On Sunday, Rubio was booed at Calle Orange, a popular Puerto Rican-themed street festival in Orlando. NPR reported the boos began shortly after Rubio’s introduction and grew louder as he spoke. Rubio left the state after making brief remarks in Spanish.

“I want to enjoy this day. We’re not going to talk about politics today,” Rubio said. “Thank God for this beautiful day, and for our freedom, our democracy, our vote, and our country. God bless you all, thank you very much.”

FAU poll in Florida shows Hillary Clinton at 46 percent, Donald Trump at 43 percent

Hillary Clinton continues to lead Donald Trump in Florida 46 percent to 43 percent, according to a new poll conducted by the Florida Atlantic University Business and Economics Polling Initiative and released on Wednesday. However, momentum is moving with Trump. A similar survey conducted just two weeks ago had Clinton up by six points.

The survey of 500 likely Florida voters was conducted from Oct. 21-23.

As expected, Trump has a 17-point lead among white voters, 53 to 36 percent. Clinton has a 49-point lead among African-Americans, 73 to 24 percent, and leads with Hispanics, 68 to 19 percent. Clinton is winning with independents 50 to 34 percent.

Trump enjoys strong support in northern Florida, where he leads Clinton 56 to 32 percent, as well as in the central part of the state, which is breaking 49 to 38 percent in his favor. Clinton is winning overwhelmingly in South Florida, 68 to 26 percent.

In a sign of the Clinton campaign’s organizational strength, she leads among the 26 percent of respondents who said they already voted, 54 percent to 41 percent for Trump. Clinton also leads 49 to 40 percent among women voters. Trump leads among those who plan to vote on Election Day, however, 50 to 36 percent.

Kevin Wagner, Ph.D., associate professor of political science at FAU and a research fellow of the Initiative, said it increasingly looks like this election will turn on which candidate is better able to get their supporters to the polls. “Secretary Clinton is building a substantial lead among the early voters in our sample,” he said. “That could create a difficult lead to overcome for Mr. Trump on Election Day.”

The poll also shows Marco Rubio leading over Patrick Murphy in the U.S. Senate race, 46 percent to 42 percent.

The poll also shows strong support for Amendment 2, the initiative to legalize medical marijuana in Florida, with 67 percent saying they will vote in favor of the measure. The amendment must get 60 percent support from the public on Nov. 8 to become law.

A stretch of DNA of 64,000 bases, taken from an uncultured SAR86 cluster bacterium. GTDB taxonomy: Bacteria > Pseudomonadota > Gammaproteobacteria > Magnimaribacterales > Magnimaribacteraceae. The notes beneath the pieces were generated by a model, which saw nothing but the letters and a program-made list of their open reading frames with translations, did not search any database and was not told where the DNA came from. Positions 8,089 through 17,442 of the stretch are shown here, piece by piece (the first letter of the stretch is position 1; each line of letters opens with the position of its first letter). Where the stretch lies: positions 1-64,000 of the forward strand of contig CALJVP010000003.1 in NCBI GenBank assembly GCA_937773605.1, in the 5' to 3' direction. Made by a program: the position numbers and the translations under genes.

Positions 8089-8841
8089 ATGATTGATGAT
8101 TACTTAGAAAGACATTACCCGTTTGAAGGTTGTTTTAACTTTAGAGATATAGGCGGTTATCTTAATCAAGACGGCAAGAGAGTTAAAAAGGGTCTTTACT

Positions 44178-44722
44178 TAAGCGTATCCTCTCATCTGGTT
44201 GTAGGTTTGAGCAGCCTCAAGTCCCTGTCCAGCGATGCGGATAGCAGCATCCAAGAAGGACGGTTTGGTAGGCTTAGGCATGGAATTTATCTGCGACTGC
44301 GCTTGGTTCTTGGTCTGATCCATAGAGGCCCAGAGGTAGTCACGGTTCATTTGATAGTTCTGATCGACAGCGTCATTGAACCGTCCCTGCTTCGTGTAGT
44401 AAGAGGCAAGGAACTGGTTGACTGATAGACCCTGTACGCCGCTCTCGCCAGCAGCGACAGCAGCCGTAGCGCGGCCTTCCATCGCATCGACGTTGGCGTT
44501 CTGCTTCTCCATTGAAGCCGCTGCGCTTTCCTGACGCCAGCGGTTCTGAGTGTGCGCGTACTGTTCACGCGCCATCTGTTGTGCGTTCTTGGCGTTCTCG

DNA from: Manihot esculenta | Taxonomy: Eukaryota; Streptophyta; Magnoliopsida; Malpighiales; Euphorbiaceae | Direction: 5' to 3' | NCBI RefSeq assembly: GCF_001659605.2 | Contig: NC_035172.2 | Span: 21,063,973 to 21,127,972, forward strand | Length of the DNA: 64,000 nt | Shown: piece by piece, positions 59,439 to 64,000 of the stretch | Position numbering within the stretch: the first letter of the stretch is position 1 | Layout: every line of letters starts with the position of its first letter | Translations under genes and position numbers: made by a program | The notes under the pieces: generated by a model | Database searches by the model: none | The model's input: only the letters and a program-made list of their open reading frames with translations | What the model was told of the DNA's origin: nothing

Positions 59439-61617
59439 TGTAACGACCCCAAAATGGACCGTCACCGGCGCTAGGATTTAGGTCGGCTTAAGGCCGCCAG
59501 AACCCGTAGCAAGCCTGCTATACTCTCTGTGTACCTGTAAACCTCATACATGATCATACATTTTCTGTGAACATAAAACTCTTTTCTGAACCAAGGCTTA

The poll was conducted in both English and Spanish, and data was collected via Interactive Voice Response. The poll was conducted Oct. 21-23 and carries a 4.3 percent margin of error and a 95 percent confidence level.

A Bloomberg Politics poll released earlier Wednesday showed Trump leading Clinton, 45 percent to 43 percent.

Two new polls show Marco Rubio still leads Patrick Murphy in Florida Senate race

A series of recent polls have shown a tightening in the U.S. Senate race in Florida, but two new surveys released Wednesday show Marco Rubio still very much on command.

A Bloomberg Politics poll has Rubio leading Patrick Murphy by one of the biggest margins yet, 51 percent to 41 percent. A Bay News 9/News 13 poll has the race closer, with Rubio leading Murphy, 45 percent to 41 percent.

The Bloomberg poll surveyed 985 Florida registered voters from Oct. 21-24. The margin of error is 3.2 percent.

It shows Rubio’s edge over Murphy with independent voters is significant, 51 percent to 36 percent.

His biggest margins are from voters in the Panhandle (+26 points), Catholics (+24 points) and those without a college degree (+13 points). Interestingly, the two are tied with Hispanics, which has been a vulnerable point for Murphy in other Senate polls.

One of Murphy’s most frequent criticisms of Rubio is that he is unable to commit to serving a full six-year term if re-elected, and is still focused on making another run at the White House in 2020. The Bloomberg poll shows most people agree with that contention, and yet are still supporting him. When asked, “Do you think Rubio’s decision to run for Senate is more about serving the people of Florida, or more about preparing to run for president in 2020?”, 49 percent say he is gunning for the White House, while 27 percent say he is all about serving in the Senate, and 24 percent weren’t sure (Rubio said at last week’s debate that he would serve all six years in office, “God willing”).